National Register Listings in
Washington County, Vermont

Allenwood Farm Athenwood and Thomas W. Wood Studio Barre City Hall and Opera House Barre Downtown Historic District Beck and Beck Granite Shed Bridge 31 Bridge No. 27 Center Road Culvert Central Vermont Railway Depot Coburn Covered Bridge Colby Mansion College Hall Currier Park Historic District East Calais Historic District East Village Meetinghouse Gale-Bancroft House Goddard College Greatwood Campus Great Eddy Covered Bridge Green Mountain Seminary Italian Baptist Church Jones Brothers Granite Shed Jones-Pestle Farmstead Joslin Farm Kents Corner Historic District Kents Corner Historic District Boundary Increase Lareau Farmstead Leonard, Chauncey B. House Lower Cox Brook Covered Bridge Mad River Valley Rural Historic District Martin Covered Bridge Mayo Building McLaughlin Farm Middlesex-Winooski River Bridge Mill Village Historic District Montpelier Historic District Montpelier Historic District (Boundary Increase) National Clothespin Factory Nichols House North Calais Village Historic District Northfield Falls Covered Bridge Old Red Mill Old West Church Pine Brook Covered Bridge Plainfield Village Historic District Reynolds House Roxbury Fish Hatchery Scampini Block Slaughterhouse Covered Bridge Smith, E.L., Roundhouse Granite Shed Socialist Labor Party Hall Stony Brook Covered Bridge Twing, Joshua, Gristmill Union Co-operative Store Bakery Union Meetinghouse Upper Cox Brook Covered Bridge Vermont Statehouse Waitsfield Common Historic District Waitsfield Village Historic District Warren Covered Bridge Warren Village Historic District Waterbury Center Methodist Church Waterbury Village Historic District Wheelock Law Office Wood, Theodore, House Woodbury Graded School Woodbury Town Hall Worcester Town Hall Worcester Village School
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Vermont was home to the first African American college graduate: In 1823, Alexander Twilight became the first African American college graduate in the United States. He earned his degree from Middlebury College in Vermont.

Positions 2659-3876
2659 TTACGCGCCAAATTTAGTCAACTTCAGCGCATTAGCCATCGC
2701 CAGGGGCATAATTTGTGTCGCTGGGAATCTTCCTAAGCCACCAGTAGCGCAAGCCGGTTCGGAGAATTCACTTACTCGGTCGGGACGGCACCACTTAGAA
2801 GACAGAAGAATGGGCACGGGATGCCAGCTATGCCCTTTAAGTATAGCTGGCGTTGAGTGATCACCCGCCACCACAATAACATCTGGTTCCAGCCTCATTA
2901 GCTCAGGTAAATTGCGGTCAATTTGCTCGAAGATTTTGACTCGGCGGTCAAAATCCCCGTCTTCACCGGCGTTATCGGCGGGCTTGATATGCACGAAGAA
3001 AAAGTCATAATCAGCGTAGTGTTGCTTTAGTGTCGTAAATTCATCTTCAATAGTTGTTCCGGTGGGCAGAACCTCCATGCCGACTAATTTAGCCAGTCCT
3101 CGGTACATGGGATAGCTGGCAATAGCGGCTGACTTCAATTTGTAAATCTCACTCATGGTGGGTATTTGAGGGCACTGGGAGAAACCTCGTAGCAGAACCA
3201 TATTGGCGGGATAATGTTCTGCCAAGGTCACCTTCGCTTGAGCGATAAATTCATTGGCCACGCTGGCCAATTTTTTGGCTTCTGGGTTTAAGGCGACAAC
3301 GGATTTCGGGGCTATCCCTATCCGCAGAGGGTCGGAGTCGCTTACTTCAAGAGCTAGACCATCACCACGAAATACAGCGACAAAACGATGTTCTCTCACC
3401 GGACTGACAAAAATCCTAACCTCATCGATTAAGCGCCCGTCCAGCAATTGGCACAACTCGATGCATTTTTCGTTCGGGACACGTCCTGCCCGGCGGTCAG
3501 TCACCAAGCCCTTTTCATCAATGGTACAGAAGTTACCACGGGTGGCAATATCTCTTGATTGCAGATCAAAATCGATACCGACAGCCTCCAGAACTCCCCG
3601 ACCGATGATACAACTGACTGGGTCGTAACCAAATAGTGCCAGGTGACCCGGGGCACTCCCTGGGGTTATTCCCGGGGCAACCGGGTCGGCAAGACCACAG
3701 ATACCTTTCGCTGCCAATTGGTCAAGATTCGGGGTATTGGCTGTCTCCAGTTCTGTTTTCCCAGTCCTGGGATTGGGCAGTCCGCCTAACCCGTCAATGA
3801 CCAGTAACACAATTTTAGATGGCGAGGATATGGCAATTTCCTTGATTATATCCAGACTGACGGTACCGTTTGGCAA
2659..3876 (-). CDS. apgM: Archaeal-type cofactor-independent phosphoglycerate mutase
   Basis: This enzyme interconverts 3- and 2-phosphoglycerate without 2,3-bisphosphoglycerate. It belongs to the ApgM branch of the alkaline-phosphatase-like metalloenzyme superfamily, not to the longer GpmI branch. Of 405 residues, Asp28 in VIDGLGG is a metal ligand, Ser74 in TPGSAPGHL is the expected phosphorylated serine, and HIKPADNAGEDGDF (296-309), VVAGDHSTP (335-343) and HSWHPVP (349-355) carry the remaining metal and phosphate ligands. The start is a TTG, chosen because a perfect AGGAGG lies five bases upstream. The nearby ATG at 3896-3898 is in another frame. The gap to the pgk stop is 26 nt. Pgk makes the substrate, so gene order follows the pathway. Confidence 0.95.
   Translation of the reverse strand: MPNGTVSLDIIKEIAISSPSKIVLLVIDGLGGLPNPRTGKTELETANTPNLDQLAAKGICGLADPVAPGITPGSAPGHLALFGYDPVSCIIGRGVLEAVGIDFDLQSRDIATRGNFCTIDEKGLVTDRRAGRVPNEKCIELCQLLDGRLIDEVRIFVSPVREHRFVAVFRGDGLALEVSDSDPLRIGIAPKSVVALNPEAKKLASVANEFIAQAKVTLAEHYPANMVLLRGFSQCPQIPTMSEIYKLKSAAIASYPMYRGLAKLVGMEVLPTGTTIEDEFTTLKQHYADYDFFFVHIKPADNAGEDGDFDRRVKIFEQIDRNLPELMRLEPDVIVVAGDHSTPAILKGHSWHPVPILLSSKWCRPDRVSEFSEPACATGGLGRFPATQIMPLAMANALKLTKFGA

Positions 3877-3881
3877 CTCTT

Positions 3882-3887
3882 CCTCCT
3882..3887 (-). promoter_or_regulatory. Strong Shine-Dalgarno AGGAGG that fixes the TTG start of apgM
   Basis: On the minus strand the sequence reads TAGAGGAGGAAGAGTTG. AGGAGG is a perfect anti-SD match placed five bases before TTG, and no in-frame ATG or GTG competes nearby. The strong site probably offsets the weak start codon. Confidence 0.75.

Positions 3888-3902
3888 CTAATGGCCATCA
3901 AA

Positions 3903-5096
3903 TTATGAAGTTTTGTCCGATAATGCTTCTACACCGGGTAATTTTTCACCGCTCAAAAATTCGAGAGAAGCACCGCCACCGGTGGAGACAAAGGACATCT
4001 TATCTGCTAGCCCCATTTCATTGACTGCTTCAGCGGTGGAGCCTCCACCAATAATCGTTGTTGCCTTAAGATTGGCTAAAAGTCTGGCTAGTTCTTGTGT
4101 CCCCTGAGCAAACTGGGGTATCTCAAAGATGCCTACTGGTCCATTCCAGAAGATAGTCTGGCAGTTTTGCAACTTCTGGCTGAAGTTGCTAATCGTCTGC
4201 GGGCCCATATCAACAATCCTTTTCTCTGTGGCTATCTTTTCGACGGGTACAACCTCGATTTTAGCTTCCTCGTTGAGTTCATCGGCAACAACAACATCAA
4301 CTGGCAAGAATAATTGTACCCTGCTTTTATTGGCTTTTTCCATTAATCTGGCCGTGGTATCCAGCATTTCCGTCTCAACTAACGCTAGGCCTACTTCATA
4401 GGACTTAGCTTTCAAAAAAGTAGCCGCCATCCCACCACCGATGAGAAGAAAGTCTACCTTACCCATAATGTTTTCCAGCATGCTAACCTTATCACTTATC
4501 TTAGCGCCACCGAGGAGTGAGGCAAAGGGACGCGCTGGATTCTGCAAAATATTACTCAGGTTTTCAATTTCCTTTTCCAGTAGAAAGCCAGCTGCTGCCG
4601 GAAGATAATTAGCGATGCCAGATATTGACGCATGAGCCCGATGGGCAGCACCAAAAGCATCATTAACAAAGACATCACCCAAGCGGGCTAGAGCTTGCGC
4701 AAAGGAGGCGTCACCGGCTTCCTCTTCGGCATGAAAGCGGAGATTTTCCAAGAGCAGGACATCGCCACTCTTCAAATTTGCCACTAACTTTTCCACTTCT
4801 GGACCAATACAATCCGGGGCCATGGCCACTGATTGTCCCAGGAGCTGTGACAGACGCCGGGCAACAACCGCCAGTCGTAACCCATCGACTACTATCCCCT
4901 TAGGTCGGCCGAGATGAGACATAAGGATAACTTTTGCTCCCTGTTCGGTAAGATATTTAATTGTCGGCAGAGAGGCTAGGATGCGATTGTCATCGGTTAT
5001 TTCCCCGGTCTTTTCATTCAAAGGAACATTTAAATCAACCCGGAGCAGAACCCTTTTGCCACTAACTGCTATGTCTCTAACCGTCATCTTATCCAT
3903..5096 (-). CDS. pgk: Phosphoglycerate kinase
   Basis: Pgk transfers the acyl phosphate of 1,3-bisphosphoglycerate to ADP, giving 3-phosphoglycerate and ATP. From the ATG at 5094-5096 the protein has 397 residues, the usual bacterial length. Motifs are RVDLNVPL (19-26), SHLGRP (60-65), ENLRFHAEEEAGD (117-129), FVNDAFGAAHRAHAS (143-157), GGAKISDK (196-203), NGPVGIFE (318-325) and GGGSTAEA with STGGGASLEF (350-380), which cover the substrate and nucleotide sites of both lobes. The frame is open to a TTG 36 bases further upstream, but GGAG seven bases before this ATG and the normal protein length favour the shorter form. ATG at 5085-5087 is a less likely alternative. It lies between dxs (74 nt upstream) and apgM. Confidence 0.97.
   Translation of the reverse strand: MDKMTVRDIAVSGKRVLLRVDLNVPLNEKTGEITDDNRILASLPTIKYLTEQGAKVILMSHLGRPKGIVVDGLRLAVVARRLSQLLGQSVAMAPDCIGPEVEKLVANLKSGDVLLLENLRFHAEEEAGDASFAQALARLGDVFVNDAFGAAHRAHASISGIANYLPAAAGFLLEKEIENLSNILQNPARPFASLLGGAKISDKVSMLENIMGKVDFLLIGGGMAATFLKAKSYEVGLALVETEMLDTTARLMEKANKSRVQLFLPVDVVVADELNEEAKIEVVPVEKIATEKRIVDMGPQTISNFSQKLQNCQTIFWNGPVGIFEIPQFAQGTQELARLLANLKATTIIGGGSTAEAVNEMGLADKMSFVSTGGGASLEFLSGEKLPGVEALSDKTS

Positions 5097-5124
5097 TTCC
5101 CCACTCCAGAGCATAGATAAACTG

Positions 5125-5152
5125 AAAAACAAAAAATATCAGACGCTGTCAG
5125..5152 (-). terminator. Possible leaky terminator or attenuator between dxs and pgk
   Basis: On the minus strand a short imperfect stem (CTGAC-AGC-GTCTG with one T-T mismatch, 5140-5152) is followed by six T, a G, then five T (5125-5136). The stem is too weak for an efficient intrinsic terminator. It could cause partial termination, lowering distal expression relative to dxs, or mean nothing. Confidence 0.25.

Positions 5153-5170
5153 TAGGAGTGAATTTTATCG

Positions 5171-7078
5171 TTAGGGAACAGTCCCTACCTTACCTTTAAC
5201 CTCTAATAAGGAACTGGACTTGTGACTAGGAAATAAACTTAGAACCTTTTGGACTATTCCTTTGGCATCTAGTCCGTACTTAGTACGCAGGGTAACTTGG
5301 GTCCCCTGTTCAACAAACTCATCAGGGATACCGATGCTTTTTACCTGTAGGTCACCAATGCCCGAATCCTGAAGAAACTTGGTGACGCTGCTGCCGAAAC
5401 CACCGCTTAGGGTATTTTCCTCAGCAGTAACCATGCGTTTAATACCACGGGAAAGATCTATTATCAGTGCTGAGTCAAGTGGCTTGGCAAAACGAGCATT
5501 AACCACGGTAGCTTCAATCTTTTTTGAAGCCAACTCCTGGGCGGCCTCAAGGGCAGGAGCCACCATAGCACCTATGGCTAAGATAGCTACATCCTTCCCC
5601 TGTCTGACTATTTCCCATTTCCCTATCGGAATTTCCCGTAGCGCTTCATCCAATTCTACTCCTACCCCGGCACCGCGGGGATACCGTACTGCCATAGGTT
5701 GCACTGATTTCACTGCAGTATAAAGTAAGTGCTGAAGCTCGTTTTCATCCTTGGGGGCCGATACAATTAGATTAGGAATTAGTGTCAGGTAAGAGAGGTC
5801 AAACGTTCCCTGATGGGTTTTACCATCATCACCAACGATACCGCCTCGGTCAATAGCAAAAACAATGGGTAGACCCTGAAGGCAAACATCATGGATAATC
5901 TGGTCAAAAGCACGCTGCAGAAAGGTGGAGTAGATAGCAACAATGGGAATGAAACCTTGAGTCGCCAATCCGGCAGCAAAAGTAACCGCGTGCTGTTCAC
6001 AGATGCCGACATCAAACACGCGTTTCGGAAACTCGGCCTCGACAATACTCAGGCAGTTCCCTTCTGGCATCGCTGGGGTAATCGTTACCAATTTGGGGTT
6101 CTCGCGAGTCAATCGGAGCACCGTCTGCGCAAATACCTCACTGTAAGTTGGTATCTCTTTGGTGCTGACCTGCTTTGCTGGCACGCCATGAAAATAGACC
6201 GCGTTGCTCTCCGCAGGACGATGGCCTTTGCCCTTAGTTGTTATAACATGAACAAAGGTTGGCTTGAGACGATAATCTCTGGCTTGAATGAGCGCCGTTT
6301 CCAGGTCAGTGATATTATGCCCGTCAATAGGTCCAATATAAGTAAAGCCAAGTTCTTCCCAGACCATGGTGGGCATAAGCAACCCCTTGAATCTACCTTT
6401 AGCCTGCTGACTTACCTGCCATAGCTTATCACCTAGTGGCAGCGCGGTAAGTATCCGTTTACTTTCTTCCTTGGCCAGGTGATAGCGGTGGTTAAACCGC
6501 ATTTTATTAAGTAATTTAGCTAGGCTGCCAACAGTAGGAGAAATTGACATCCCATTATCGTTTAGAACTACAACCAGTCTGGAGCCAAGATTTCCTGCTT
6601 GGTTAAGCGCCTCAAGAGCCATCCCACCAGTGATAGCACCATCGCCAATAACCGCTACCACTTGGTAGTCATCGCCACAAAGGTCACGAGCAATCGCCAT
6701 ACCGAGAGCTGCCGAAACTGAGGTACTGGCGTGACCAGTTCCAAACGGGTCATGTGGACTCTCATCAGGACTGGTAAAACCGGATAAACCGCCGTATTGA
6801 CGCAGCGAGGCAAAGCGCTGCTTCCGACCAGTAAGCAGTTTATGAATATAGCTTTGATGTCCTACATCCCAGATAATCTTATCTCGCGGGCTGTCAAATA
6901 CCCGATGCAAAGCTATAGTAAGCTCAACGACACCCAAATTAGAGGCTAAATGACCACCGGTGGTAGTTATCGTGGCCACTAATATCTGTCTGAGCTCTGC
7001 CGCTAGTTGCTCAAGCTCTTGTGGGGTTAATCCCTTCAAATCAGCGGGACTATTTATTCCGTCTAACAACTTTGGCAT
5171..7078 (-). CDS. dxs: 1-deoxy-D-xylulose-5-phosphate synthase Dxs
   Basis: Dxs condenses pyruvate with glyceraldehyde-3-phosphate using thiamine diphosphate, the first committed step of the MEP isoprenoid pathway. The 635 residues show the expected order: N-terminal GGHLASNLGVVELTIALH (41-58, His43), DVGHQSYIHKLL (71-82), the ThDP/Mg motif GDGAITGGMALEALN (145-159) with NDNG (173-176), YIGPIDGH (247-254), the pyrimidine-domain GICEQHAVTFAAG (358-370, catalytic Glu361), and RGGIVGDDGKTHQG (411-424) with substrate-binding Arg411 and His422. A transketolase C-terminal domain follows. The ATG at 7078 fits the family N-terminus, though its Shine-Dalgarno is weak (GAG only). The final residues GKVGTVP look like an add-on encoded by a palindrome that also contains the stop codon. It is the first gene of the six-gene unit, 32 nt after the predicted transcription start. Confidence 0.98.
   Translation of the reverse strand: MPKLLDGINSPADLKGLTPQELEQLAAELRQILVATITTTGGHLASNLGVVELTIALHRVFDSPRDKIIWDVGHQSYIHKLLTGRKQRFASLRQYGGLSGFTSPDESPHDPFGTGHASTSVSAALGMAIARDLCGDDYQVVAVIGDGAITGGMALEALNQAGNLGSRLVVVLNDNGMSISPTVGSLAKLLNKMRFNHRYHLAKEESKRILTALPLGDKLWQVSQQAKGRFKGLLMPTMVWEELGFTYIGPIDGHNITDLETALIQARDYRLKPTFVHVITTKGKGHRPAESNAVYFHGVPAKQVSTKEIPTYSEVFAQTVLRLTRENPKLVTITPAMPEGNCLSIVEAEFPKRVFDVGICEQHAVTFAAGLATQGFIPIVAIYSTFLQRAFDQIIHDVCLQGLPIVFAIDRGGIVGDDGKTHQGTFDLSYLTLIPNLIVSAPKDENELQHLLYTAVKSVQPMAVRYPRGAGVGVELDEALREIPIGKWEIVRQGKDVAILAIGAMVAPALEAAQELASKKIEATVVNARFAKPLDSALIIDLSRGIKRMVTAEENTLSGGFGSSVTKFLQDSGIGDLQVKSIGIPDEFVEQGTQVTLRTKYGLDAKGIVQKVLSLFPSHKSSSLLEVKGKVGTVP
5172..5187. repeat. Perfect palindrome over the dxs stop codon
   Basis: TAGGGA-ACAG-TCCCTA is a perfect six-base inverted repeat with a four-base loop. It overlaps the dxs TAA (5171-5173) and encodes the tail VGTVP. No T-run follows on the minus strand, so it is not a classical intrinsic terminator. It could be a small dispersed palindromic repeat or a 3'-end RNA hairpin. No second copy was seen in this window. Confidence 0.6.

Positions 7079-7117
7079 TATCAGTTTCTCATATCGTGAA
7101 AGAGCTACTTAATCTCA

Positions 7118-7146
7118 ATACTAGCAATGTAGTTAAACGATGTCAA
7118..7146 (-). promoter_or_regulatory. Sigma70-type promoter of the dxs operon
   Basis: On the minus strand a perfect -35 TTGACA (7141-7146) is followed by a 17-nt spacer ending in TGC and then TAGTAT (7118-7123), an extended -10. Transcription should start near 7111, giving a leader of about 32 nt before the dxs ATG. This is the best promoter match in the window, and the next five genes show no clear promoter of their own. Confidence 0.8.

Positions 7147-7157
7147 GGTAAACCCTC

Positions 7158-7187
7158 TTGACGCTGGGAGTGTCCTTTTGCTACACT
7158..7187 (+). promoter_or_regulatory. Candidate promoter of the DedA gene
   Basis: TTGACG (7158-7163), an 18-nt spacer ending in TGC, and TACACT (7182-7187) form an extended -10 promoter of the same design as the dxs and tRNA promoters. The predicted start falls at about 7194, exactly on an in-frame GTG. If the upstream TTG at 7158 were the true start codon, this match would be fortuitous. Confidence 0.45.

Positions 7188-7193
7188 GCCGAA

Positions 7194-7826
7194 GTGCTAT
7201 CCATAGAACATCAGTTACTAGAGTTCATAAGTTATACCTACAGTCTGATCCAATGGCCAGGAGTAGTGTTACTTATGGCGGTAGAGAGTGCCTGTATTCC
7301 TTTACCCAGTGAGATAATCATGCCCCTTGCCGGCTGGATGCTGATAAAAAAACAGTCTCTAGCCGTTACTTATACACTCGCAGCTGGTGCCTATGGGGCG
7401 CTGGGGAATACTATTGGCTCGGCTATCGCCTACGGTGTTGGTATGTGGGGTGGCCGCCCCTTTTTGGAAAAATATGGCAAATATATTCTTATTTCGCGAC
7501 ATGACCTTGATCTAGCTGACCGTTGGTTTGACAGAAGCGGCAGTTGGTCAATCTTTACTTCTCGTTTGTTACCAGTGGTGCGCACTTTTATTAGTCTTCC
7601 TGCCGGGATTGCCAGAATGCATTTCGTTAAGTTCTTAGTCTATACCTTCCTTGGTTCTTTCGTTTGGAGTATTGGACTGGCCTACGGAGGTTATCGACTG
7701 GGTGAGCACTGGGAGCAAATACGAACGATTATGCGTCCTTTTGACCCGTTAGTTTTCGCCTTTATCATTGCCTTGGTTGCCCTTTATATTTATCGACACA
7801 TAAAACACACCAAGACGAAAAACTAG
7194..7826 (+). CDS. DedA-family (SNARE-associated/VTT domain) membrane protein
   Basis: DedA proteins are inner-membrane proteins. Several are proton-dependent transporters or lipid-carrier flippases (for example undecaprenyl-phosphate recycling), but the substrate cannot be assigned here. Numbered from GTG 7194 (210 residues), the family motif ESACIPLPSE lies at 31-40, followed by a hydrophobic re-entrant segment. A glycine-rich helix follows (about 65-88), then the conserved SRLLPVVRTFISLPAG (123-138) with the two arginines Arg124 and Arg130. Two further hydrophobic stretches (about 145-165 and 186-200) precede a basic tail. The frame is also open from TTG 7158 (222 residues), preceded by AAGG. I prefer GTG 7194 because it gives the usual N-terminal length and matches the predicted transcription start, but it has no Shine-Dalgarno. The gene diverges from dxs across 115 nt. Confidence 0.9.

Washington County, Vermont has a rich history dating back to the early 18th century. The county, located in the central part of the state, was established on October 20, 1810, and was named after George Washington, the first President of the United States. Prior to European settlement, the area was occupied by various indigenous tribes, primarily the Abenaki people.

In the late 1700s, settlers from Massachusetts and Connecticut began to move into the region, attracted by its fertile land and abundant natural resources. The first town in Washington County, Montpelier, was settled in 1787 and would later become the state capital. Other towns in the county, such as Barre, Waterbury, and Northfield, were established in the early 19th century and played important roles in the county's development.

One of the key events in Washington County's history was the establishment of granite quarries in Barre in the late 19th century. The high-quality granite found in the area helped fuel the growth of the local economy and contributed to the county's reputation as a major supplier of granite for buildings and monuments across the United States.

Throughout its history, Washington County has been influenced by various social and political movements. The county played a significant role in the abolitionist movement during the mid-19th century, with many residents actively supporting the cause of ending slavery. Additionally, during the 20th century, the county saw political changes and advancements in areas such as education, healthcare, and infrastructure.

Today, Washington County continues to thrive as a diverse and vibrant region. Its rich history, scenic landscapes, and cultural heritage make it an attractive destination for residents and visitors alike. The county's commitment to preserving its historical sites and promoting economic growth ensures that its legacy will continue to be cherished for generations to come.

This timeline provides a glimpse into the major events and milestones that have shaped the history of Washington County, Vermont.

  • 1781: Washington County is created by the Vermont General Assembly.
  • 1787: Montpelier is chosen as the county seat.
  • 1804: The Vermont State House is constructed in Montpelier.
  • 1813: Arguably the first ski club in the United States is formed in Warren.
  • 1831: Norwich University, the oldest private military college in the country, is founded in Northfield.
  • 1849: The Vermont Central Railroad reaches Montpelier, connecting the county to a wider rail network.
  • 1883: The Green Mountain Club is formed in Waterbury, promoting the development and maintenance of the Long Trail.
  • 1944: The Barre Granite Strike begins, resulting in a significant labor dispute in the granite industry.
  • 1951: The Interstate Highway System is established, eventually leading to the construction of Interstate 89 through the county.
  • 1993: The Vermont State Hospital in Berlin closes, leading to the relocation of its services and patients.